The big difference between buy-side and sell-side analysts is motivation. Buy-siders are single-minded in purpose -- make money based on research. They are motivated to be objective. Sell-siders, on the other hand, are torn between honestly evaluating companies and bringing in new investment banking business. In order to bring in the business, you have to pucker up to the companies needing I-banking work.
It's just like negotiating with your wife. Tell her she looks pretty in that dress and she's more likely to smile upon your Sunday golf outing with your buddies. Tell her what you really think -- that dress makes her look a little frumpy -- and you're not gonna get out of the house till July -- July 2002! Write a report about the promising opportunities of a company and that company is more likely to choose your firm when it comes time to issue debt or make a secondary offering.
Underwriting -- when I-banks raise capital for corporations -- fees are astronomical (an initial public offering can cost as much as 7% of the capital raised) and they easily trump revenues from research products. Therein lies the problem. I can think of a few choice words that describe the process better, but I'm pretty sure my editors would cut them [we would!], so use your imagination.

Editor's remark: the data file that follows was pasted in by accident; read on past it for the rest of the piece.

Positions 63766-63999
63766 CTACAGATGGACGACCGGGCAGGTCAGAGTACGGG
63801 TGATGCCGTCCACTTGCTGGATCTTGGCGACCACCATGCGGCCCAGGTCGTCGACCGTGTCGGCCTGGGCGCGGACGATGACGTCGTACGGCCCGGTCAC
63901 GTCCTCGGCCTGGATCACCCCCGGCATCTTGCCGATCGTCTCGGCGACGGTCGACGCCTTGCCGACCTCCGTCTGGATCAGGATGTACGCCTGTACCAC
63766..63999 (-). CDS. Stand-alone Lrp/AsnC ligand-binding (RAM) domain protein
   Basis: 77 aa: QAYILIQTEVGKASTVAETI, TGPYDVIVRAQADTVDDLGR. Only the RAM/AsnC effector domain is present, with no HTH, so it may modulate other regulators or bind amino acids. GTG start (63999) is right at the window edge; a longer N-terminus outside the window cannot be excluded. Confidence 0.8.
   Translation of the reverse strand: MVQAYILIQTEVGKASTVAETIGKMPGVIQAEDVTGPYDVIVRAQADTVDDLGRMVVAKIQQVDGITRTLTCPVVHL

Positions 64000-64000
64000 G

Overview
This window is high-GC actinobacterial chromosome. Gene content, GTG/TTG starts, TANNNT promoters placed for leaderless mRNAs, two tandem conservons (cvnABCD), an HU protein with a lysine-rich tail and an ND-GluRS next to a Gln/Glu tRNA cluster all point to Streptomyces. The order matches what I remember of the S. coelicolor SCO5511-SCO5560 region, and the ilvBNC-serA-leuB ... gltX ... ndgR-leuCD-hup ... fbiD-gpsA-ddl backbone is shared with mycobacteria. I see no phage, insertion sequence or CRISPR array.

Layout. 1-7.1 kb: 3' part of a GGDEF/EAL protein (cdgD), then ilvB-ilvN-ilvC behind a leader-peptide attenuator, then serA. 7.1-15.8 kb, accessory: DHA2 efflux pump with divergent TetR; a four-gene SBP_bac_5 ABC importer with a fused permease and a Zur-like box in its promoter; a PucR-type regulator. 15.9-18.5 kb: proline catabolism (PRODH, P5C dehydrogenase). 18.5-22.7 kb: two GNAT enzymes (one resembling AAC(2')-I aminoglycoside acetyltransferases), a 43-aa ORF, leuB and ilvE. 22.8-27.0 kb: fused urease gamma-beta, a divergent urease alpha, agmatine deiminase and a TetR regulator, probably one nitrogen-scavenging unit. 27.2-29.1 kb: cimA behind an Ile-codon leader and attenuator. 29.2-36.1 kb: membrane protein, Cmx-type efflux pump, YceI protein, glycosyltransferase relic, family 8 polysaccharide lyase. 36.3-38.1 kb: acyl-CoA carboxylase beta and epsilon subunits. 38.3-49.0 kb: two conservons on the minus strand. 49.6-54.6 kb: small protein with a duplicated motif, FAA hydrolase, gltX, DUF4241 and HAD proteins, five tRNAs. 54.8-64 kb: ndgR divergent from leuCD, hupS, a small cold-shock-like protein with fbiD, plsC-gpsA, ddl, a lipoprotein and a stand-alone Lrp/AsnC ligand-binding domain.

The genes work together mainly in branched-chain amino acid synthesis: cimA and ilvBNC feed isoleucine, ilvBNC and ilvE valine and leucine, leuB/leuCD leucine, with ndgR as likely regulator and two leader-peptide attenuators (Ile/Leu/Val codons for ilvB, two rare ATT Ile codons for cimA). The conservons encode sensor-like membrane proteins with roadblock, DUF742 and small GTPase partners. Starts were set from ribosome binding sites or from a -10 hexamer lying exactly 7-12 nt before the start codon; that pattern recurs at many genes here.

Brokers confuse the situation even more for sell-siders. Brokers want the hot stocks with large trading volume to have strong recommendations from the analysts. It helps them sell stocks, which generates commissions. If analysts are down on a company, the brokers can't push that stock to retail and institutional investors and commissions suffer.